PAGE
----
More than three dozen employees at the WNET Group, the parent company of New York’s public television stations, have called for the resignation of the longtime chief executive, Neal Shapiro, saying he had not done enough to improve working conditions for employees, especially those of color.

In an email to the staff on Friday, the Inclusion and Diversity Council, a WNET employee organization formed in 2015, said Mr. Shapiro did not have the “skills or the judgment to lead the company through this pivotal moment in history.”

The council said that 41 current WNET employees and 34 former employees have signed the letter, which was posted on the council’s website. It did not publish the names of those who had signed.

Mr. Shapiro, a former president of NBC News who has led WNET since 2007, replied to the letter on Friday in an email to the staff, saying that “much of what has been written is inaccurate, misleading or out of context.”

“I understand some anonymous signatories are upset that we aren’t moving forward in the exact way they want,” he wrote. “But make no mistake. The WNET Group is spending real resources, making real changes and building a path forward with accountability, transparency and civility.”

Edgar Wachenheim III, an investment banker who has been the chairman of WNET’s board of trustees since 2017, said in a statement that Mr. Shapiro had the board’s support.

Tensions started at WNET, the parent company of New York’s Channel 13 and WLIW Channel 21, as civil rights protests were spreading across the country after the police killing of George Floyd in May. Employees questioned why the company had not issued a statement in support of the Black Lives Matter movement.

On June 1, six days after Mr. Floyd’s death, Mr. Shapiro released a statement on “Racism is a cancer in the soul of this nation,” he wrote. “This has been an agonizing and painful week. Our hearts go out to so many, especially so for our African-American colleagues. At the same time, it is also a reminder of what drew many of us to public media — to help build a more informed country with equal justice for everyone based on understanding and mutual respect.”

In a June 9 letter, the Inclusion and Diversity Council objected to Mr. Shapiro’s likening racism to a cancer. “It is our view that this represents your profound misunderstanding of our nation’s history and its current reality,” the council wrote. “Racism is not an anomaly separate from us, rather, it is woven into the fabric of this country and, in fact, our own institution.”

Another point of contention between the council and WNET management was a 36-second video the company posted on its social media accounts on June 3. Set to a plaintive piano, the video presented images of harmony between New York City police officers and citizens. In one photo, a Black man in a hoodie is seen fist-bumping a white police officer in riot gear; in another, a white police officer marches in a protest next to a Black woman wearing a Black Lives Matter T-shirt; the montage also showed a Black woman embracing a white police officer.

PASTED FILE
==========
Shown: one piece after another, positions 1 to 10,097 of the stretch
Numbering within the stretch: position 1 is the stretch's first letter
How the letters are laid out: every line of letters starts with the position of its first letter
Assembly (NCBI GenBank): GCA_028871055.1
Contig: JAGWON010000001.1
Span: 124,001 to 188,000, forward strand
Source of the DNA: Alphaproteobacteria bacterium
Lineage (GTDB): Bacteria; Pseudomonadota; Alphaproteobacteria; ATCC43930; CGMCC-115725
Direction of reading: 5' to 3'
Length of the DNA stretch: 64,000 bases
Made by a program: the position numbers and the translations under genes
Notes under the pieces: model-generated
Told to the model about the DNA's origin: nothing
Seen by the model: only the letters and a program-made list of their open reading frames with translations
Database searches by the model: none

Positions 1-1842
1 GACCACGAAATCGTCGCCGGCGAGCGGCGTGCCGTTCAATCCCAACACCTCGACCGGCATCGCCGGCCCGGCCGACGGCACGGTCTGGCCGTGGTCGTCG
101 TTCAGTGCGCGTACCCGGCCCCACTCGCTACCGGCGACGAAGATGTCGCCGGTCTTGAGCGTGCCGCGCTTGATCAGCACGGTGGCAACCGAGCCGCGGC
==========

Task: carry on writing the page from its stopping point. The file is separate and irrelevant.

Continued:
The Inclusion and Diversity Council said the video displayed “bias in favor of the police,” and WNET removed it. (The video was reviewed by The New York Times.)

On June 18, the company appointed Eugenia Harvey, an executive producer who had joined WNET in 2018, to a new position, chief diversity, equity and inclusion officer. The diversity council criticized the promotion of Ms. Harvey, a Black woman, partly because it had not been consulted before the move.

“Being a Black woman is not enough of a qualification to head diversity at a company like ours,” Titi Oluwo, a representative of the council, said in an interview. “This is a big deal and it was not treated with the proper respect. We had feared that Neal was creating a shield for himself, using a Black woman as a shield.”

Ms. Oluwo added that WNET management had dismissed proposals from the council meant to address workplace discrimination and bias.

In August, WNET said it planned to change the composition of the Inclusion and Diversity Council and rename it the Inclusion Diversity Equity Advisory council. The current council objected, saying the planned changes amounted to “dissolving” the group.

Ms. Harvey objected to that view, saying, “It’s not a dissolution or ‘forget everything you ever did.’ It’s, ‘Let’s put some structure here, so we can move forward together.’”

At a Sept. 25 meeting, Mr. Shapiro, Ms. Harvey and a consultant provided the Inclusion and Diversity Council with details on the planned changes. In a statement after the meeting, the council said that “this disbanding of the IDC only furthers the mistrust” between employees and WNET leaders.

“We have put a plan in place and have made progress toward our diversity, equity and inclusion goals,” WNET said in a statement. “There is more progress to be made.”

The WNET Group has a work force of 380 people, according to its 2020 Diversity Report, 70 percent of whom identified as white.

“We all want the same thing, and change takes time,” Ms. Harvey said. “This is a quarrel over process, if you will.”


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